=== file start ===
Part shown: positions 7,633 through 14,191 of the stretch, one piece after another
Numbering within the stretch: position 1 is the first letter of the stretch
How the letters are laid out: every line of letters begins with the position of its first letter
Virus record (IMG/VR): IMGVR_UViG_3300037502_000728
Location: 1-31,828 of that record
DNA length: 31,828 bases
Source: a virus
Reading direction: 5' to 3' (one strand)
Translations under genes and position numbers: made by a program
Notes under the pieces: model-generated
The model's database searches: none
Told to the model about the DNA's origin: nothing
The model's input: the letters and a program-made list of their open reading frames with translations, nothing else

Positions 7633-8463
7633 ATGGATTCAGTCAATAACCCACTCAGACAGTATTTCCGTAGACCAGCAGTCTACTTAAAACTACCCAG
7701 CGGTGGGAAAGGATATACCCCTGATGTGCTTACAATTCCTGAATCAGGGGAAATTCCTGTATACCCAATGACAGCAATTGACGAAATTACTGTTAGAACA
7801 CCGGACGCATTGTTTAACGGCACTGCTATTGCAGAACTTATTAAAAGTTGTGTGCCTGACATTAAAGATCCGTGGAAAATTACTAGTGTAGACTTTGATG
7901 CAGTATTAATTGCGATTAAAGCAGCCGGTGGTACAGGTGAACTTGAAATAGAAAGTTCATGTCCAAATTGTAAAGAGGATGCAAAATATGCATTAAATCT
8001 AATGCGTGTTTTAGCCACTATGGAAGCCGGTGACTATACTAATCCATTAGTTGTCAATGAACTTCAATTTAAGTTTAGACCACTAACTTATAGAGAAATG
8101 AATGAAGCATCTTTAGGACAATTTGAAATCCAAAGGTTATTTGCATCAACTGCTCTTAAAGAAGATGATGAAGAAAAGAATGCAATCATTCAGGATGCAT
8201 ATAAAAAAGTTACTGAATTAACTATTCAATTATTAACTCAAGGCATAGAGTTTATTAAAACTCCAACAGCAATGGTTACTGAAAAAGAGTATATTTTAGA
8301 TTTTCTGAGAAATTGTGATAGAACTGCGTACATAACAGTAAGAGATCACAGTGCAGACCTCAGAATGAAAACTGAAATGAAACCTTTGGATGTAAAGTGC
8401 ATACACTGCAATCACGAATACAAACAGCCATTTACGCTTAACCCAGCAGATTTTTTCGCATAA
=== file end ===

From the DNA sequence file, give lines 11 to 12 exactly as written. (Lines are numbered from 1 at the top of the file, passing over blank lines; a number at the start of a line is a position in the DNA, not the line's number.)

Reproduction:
The model's database searches: none
Told to the model about the DNA's origin: nothing